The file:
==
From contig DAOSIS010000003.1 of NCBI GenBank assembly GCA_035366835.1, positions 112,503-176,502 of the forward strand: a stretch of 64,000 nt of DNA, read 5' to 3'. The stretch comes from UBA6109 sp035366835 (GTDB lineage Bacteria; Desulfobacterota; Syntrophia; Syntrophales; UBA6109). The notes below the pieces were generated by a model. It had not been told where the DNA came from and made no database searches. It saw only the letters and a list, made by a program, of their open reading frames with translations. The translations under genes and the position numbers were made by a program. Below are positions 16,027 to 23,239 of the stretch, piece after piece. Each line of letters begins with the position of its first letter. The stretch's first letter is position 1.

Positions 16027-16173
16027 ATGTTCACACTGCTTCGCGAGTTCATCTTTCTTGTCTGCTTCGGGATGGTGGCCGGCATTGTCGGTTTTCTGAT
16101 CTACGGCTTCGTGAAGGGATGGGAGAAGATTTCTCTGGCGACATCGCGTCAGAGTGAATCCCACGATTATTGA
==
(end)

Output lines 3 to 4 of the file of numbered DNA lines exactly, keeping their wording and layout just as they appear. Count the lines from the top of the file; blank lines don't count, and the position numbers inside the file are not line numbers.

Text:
16027 ATGTTCACACTGCTTCGCGAGTTCATCTTTCTTGTCTGCTTCGGGATGGTGGCCGGCATTGTCGGTTTTCTGAT
16101 CTACGGCTTCGTGAAGGGATGGGAGAAGATTTCTCTGGCGACATCGCGTCAGAGTGAATCCCACGATTATTGA